This is archived material related to our SCT 2015 presentation. Updated materials presented at SCT 2016 are also available.
The purpose of a randomized clinical trial is to establish a causal relationship between an intervention and outcomes of interest, and the primary role of randomization is to ensure the validity of causal conclusions, not -- as is typically claimed -- to remove bias in treatment assignments or balance baseline characteristics.
Using easily understood examples, interactive activities and minimal mathematics, we will demonstrate how randomization enables us to make valid causal assessments based on trial data, and we will discuss the implications this has for study design, conduct and analysis. For example, we will address how missing data or incomplete follow-up compromise our causal conclusions, including the special case of study designs that encourage suspension of laboratory, adverse event, or other safety assessments following treatment discontinuation.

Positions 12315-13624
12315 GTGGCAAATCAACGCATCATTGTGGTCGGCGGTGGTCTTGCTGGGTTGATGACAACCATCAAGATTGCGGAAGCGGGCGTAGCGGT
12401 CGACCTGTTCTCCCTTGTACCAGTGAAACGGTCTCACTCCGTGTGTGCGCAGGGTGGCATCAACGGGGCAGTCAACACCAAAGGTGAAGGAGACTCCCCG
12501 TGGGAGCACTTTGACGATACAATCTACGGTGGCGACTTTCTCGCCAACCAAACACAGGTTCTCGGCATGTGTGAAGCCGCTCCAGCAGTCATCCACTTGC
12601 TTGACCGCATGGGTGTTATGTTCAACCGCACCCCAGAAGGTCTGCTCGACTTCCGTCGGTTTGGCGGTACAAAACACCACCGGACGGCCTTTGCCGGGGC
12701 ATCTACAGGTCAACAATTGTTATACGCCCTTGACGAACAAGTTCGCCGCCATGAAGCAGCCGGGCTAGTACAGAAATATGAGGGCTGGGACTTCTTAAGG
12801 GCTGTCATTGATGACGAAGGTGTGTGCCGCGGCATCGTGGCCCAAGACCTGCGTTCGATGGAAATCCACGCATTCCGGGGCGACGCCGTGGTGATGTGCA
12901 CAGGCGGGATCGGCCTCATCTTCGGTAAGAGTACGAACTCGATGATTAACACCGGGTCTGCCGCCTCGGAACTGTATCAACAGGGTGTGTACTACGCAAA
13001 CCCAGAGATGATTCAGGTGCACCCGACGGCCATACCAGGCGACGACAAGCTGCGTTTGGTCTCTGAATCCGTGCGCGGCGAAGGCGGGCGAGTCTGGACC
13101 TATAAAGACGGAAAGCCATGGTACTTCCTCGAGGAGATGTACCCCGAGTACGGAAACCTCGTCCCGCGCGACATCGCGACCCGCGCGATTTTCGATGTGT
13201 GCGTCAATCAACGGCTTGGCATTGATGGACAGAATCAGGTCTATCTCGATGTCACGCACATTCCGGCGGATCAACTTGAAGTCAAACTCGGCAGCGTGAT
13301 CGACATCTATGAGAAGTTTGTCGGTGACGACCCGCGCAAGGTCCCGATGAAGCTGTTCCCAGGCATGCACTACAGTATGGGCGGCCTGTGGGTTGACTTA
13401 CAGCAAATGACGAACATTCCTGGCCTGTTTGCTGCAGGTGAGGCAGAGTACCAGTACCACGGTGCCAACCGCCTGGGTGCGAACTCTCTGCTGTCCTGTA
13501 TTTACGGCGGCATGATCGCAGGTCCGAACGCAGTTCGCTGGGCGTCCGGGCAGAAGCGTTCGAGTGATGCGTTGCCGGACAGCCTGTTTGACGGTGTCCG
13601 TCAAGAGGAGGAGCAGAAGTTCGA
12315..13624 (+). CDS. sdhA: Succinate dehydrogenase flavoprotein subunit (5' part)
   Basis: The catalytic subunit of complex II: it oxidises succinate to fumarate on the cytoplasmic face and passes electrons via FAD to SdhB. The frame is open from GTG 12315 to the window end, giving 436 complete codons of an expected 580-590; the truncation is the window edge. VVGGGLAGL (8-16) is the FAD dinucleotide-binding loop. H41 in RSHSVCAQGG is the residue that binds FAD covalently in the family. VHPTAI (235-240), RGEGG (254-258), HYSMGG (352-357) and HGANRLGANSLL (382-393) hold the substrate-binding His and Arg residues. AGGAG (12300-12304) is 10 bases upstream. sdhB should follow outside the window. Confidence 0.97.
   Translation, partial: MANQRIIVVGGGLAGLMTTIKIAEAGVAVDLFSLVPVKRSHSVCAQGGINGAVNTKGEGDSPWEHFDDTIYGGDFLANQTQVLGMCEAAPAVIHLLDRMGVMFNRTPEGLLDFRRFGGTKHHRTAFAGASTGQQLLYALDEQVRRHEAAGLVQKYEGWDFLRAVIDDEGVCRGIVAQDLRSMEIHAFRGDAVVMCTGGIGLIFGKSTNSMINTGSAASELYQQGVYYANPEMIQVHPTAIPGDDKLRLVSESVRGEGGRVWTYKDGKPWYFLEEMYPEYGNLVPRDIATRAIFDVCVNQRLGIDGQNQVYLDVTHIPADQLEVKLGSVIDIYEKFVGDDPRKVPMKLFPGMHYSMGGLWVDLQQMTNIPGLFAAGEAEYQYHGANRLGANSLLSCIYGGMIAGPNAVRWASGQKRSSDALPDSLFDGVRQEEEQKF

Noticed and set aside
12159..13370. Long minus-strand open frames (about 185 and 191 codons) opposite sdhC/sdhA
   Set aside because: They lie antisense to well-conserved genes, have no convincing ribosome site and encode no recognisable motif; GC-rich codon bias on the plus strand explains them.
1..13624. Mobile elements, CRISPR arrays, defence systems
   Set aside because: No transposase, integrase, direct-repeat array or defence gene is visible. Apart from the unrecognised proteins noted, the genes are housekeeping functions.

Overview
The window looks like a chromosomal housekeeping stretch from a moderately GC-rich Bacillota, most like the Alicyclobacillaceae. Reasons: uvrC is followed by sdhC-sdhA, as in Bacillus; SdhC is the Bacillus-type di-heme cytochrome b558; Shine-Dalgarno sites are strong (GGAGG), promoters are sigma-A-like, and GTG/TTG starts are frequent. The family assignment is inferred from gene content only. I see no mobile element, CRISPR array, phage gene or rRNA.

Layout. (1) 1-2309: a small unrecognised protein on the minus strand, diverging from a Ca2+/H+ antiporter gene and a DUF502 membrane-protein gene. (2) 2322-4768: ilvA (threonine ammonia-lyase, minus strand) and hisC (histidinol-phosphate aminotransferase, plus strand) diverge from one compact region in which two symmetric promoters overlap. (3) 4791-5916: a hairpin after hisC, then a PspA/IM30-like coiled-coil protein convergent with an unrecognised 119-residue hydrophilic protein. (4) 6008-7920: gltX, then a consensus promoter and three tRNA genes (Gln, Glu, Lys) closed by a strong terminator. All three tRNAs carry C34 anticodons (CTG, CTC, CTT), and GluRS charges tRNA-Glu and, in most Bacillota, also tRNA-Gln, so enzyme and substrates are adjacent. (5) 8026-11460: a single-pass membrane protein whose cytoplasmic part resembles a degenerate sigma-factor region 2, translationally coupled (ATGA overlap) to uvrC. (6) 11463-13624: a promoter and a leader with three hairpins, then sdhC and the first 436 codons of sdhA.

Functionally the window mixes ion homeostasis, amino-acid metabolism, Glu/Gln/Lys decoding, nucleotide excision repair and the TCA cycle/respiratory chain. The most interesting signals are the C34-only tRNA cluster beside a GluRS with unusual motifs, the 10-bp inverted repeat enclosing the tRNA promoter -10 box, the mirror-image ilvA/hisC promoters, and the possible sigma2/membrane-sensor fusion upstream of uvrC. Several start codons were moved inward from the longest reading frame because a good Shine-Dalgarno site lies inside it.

We will explain how the Intention to Treat (ITT) principle is essential to inference based on randomization and not merely a means to conservatively estimate the “real-world” treatment effect (another popular misconception). Other topics will include the validity of alternatives to ITT analyses and implications for non-inferiority trials.
Anyone involved in the design or implementation of randomized clinical trials with an interest in ensuring the quality and integrity of those trials. This includes clinicians, clinic coordinators, statisticians, data managers, and others. No formal statistical background is required, and both statisticians and clinicians can expect to benefit.
To help participants develop a deeper understanding of